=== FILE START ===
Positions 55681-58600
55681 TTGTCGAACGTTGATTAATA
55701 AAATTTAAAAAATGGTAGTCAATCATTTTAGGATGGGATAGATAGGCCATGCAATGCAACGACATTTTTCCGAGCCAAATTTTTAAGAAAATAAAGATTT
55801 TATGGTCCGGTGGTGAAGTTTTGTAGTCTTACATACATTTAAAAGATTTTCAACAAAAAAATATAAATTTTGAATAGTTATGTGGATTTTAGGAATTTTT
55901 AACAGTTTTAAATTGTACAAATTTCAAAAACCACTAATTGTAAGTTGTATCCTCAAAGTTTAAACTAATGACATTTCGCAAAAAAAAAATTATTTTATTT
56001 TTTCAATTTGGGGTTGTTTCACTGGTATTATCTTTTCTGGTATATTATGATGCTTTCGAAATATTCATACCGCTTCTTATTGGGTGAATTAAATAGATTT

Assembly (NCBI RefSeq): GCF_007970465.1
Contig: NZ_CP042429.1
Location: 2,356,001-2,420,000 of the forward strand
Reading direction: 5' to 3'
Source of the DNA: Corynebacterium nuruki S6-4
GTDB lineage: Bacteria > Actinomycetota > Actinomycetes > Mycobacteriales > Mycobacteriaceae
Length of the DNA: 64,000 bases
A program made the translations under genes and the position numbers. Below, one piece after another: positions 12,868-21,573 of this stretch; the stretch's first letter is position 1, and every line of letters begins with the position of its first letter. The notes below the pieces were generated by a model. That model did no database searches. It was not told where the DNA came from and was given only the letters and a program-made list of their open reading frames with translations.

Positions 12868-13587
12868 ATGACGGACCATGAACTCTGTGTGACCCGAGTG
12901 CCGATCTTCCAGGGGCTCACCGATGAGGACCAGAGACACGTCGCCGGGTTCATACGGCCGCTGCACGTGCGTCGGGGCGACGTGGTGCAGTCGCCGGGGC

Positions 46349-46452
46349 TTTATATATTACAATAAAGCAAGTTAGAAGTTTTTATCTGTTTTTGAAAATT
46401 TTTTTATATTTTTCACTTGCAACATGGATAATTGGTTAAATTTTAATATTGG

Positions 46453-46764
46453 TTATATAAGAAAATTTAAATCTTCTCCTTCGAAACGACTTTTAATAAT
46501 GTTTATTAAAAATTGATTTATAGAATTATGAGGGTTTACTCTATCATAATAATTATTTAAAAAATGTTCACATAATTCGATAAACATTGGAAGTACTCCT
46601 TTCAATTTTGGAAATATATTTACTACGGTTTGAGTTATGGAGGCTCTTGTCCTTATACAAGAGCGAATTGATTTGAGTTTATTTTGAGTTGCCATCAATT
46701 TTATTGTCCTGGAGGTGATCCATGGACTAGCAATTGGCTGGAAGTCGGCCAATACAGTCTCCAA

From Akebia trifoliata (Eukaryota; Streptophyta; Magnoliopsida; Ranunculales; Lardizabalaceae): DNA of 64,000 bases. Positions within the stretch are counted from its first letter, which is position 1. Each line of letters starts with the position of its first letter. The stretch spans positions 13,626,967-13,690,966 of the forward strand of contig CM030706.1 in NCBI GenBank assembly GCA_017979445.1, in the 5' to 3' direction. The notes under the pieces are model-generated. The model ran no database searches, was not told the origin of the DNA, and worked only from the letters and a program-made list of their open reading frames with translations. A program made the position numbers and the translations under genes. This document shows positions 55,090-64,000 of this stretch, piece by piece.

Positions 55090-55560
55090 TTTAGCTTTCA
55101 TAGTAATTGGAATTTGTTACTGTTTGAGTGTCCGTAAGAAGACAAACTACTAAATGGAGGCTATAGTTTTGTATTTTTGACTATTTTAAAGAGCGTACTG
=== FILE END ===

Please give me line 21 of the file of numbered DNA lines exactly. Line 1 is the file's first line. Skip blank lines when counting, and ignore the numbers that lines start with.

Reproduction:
Positions 46453-46764